Tag Archives: Anne Crossey

I:MAGE 2014 across London on Oct 21st – Nov 2nd, 2014

I:MAGE 2014 – Travelling with Unfamiliar Spirits, the second exhibition of esoteric art from Fulgur, will actually be a series of events in London and online from October 21st through November 2nd, 2014, with art, events, publications and stories.

Fulgur I:MAGE 2014

“The spirit world comes to life in this two-week-long celebration of esoteric art. The show’s theme coincides with the time of year: the beginning of the dark months. Popular culture calls it Hallowe’en but contemporary Witches and Druids across Europe and North America call it Samhain, Heathens Winter Nights, Greek reconstructionist movements Thesmophoria; Vodou practitioners celebrate Fete Ghede, followers of Santeria and indigenous religions in Latin America observe Día de los Muertos, while Welsh folklore advises staying away from cemeteries on Calan Gaeaf.

In most magical and esoteric traditions the end of October is a sacred time of year, a time for honouring the dead and communicating with the spirit world. It is a time to acknowledge the winter months and delve into the darker part of the year and of the self. The boundaries between the familiar and what is Other shatter. The veil is thin. The magic begins. For I:MAGE 2014, artists will explore what it means to communicate with spirits through art. They will give us a glimpse of a unifying theme across different esoteric practices and offer us the perfect opportunity to introduce you to a truly international show.” [via]

At the core is a selling exhibition hosted by Fulgur Esoterica that brings together an a number of international artists in the esoteric genre. That exhibition will take place at Cob Gallery in London and feature a number of artists.

“Agostino Arrivabene
Michael Bertiaux
Jesse Bransford
Anne Crossey
Arrington de Dionyso
Denis Forkas
Cristina Francov
Steffi Grant
Barry William Hale
Sara Hannant
Liz Insogna
Francesco Parisi
Max Razdow
Residue
Penny Slinger
Austin Osman Spare
Shannon Taggart”

Of particular interest, for those not nearby London, may be the artist blogs but especially Veil of Dreams: A Pilgrimage through Icelandic Magic with Jesse Bransford and Max Razdow, an interactive esoteric art project which you can start following now and in which you can participate.

Artists Jesse Bransford and Max Razdow set out to inhabit the same dream space for six months, blog about it and travel across the world to tell the story. Their starting point: Icelandic Magic.

For the next five months Jesse Bransford and Max Razdow will use Icelandic magical symbols as a reference point to enter the larger dream divination space of the Seiðr traditions and to synchronise their dreams. The results are published here on a daily basis. The project will culminate with a pilgrimage: the artists will travel to Iceland to visit sacred sites, perform a series of workings and find physical correspondences with their shared dream experiences and then to London, where they will exhibit the journal, the original artworks emerging from the dreams and be interviewed about their experience. Be a part of their story. [via]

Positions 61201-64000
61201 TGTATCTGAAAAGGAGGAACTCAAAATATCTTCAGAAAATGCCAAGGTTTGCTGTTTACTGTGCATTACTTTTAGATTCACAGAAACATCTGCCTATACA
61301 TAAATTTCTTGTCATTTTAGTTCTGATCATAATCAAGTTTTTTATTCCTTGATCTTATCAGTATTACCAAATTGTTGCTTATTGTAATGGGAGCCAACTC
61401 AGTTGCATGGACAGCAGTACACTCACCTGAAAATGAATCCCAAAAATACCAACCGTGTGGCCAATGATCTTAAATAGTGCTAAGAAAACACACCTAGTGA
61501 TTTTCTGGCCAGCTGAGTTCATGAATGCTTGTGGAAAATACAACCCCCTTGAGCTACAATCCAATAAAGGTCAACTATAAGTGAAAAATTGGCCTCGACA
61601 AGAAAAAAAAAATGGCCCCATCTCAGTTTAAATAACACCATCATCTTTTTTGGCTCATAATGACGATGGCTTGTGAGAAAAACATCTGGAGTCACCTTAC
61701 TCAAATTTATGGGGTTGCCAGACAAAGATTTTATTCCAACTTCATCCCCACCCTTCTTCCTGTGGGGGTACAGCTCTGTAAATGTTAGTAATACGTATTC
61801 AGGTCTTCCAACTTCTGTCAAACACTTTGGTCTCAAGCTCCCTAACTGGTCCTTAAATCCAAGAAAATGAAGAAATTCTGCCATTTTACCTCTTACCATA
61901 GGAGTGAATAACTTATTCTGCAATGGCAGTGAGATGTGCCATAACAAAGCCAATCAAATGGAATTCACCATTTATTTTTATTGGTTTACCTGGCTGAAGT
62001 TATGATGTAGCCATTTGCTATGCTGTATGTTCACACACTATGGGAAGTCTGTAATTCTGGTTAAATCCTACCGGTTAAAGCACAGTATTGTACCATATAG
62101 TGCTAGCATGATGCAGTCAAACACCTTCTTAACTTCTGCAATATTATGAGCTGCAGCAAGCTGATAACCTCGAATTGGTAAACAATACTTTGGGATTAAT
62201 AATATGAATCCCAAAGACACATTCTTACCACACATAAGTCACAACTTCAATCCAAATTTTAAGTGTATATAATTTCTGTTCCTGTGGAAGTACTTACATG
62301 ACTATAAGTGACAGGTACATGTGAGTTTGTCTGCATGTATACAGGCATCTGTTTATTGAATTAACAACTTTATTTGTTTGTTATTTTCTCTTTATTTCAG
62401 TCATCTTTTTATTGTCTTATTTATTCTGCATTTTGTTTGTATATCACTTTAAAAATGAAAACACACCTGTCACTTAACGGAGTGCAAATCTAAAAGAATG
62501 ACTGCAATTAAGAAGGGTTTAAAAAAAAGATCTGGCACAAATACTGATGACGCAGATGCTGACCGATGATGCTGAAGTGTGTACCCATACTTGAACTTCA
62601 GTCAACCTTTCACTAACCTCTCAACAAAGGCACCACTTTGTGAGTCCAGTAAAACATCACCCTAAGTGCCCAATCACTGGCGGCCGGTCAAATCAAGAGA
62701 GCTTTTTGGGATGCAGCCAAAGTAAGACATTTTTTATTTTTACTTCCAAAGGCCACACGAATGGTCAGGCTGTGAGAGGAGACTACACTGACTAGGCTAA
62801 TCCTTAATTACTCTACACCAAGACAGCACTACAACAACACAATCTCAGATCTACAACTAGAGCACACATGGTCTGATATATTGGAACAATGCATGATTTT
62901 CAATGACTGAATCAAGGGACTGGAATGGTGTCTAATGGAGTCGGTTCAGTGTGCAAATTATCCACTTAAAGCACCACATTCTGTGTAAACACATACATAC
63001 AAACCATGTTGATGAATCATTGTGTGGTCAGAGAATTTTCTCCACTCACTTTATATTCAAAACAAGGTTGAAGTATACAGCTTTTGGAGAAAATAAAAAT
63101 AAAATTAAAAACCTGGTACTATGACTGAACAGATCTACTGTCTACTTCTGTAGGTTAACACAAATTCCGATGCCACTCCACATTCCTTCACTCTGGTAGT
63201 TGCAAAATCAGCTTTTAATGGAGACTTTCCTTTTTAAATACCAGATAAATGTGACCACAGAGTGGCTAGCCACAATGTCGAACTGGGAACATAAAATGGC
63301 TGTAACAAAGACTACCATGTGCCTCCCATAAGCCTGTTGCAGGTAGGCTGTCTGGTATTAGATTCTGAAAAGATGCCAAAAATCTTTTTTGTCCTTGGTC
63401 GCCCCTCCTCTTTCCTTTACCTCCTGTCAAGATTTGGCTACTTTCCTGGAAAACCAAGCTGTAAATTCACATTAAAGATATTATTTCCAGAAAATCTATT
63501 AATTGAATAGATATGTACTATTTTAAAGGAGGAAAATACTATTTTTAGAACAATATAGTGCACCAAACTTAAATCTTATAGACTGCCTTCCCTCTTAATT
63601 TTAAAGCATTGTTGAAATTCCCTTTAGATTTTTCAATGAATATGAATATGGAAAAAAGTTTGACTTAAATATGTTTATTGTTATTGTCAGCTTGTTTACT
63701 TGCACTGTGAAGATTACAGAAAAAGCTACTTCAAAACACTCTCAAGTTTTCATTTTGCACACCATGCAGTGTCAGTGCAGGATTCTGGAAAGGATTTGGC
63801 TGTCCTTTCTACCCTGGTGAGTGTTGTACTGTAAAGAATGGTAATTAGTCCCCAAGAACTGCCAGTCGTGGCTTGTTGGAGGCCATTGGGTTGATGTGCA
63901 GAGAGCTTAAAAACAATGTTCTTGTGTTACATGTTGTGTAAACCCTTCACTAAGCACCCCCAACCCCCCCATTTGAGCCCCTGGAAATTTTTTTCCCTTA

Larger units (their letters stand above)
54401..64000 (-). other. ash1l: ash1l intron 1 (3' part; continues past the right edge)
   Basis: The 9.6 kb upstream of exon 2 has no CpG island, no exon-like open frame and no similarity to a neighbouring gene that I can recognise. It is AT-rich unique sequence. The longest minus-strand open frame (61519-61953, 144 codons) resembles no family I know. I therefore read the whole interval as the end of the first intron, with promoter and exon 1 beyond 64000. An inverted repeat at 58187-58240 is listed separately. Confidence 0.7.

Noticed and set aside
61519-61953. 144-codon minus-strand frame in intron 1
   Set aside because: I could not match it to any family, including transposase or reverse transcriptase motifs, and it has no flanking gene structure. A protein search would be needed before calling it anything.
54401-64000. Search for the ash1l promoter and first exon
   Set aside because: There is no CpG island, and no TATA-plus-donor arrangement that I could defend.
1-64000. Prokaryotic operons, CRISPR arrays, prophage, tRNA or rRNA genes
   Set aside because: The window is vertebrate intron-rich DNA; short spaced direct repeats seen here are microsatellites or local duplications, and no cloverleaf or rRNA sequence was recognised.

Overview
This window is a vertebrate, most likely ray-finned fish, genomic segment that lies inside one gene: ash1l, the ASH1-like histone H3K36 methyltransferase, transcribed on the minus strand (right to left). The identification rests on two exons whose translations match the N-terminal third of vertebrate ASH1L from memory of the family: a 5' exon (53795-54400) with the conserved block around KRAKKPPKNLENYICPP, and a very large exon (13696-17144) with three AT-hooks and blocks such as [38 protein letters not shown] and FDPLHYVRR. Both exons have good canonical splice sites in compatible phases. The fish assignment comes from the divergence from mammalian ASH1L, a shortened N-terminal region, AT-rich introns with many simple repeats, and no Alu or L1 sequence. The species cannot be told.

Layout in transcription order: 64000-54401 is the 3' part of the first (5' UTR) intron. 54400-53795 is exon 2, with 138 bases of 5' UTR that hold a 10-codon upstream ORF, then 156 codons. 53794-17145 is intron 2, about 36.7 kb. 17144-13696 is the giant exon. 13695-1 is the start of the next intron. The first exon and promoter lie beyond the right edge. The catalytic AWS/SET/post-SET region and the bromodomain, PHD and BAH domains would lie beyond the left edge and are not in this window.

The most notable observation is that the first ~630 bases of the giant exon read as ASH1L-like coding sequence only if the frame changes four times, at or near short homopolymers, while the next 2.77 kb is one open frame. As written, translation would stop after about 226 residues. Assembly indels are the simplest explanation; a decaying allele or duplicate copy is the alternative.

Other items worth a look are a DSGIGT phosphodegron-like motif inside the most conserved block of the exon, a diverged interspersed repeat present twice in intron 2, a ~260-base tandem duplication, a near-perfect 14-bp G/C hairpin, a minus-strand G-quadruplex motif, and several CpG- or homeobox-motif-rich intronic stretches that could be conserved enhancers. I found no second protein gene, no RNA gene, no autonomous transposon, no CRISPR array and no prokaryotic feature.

The Magic Bishop

The Magic Bishop – Hugo Ball is an essay written by Anne Crossey, an artist and student of esotericism working in Cork, IE, which may be of intererest.

“Dada was an attempt to return ‘through the innermost alchemy of the word’ to a more magical, playful reality through overturning of all the conventions associated with civilized adult society—drawing on African, Nordic and Sanskrit traditions, the Cabaret Voltaire was a riot of nonsense, play, colour, and noise—a giant, noisy incantation against all the ills of the world.

Dada was ‘the heart of words’.

It was a fight. It was a magical battle.” [via]

Abraxas: Issue 4

Abraxas: Issue 4, edited by Christina Oakley Harrington and Robert Ansell, from Fulgur, is due to release on September 20th, 2013, which includes many new works, features a 30 page facsimile, a previously unpublished manuscript, of Fragmentum by Austin Osman Spare, and more.

Fulgur's Abraxas: Issue 4

Abraxas Issue #4 offers 192 large format pages of essays, poetry, interviews and art.

Printed using state-of-the-art offset lithography to our usual high standard, contributions for Abraxas #4 include a previously unpublished manuscript by Austin Osman Spare entitled Fragmentum presented here in facsimile over 30 pages; a special feature on the Italian artist and mystic Agostino Arrivabene; dramatic images of urban vodou from photographer Shannon Taggart; an interview by Sarah Victoria Turner with Christine Ödlund that discusses her art practice, synaesthesia and Theosophy; explorations of the symbolism of the tarot Fool from Valentin Wolfstein, an experiment in urban sigils from the London-based artist Francesca Ricci, and more.

CONTENTS

Dancing under the Stars: Ficino’s Way of Harmony, Ruth Clydesdale
Tabula Impressa, Francesca Ricci
Häxan II, Savanna Snow
Aleister Crowley, Marie de Miramar & the True Wanga, Christopher Josiffe
After the Flood, Arthur Rimbaud, translated by Robert Yates
Interview with Christine Ödlund, Sarah Victoria Turner
Demons in the Coliseum, Benvenuto Cellini

SPECIAL FEATURE: Agostino Arrivabene
From the Mystery of Passage, Gerd Lindner
That Sense of Becoming, Agostino Arrivabene interviewed by Robert Ansell

Basement Vodou, Shannon Taggart, with an introduction by Pam Grossman
Dawn, Arthur Rimbaud, translated by Robert Yates
Untitled, Susu Laroche
An Introduction to the Alchemical Mercurius, Paul Cowlan
Fragmentum, Austin Osman Spare
The Mystery of the Rose Cross, Anne Crossey
Observation of Ancestral Mysteries, Ron Regé, Jr.
Nowhere Less Now, Ole Hagen & Lindsay Seers
The Mystic Fool: From Tarot to an Ideal of Ascendance, Valentin Wolfstein
The Library Angel and Her Oracle, Justin Patrick Moore
bagua: inner lunarism, Peter Dyde” [via]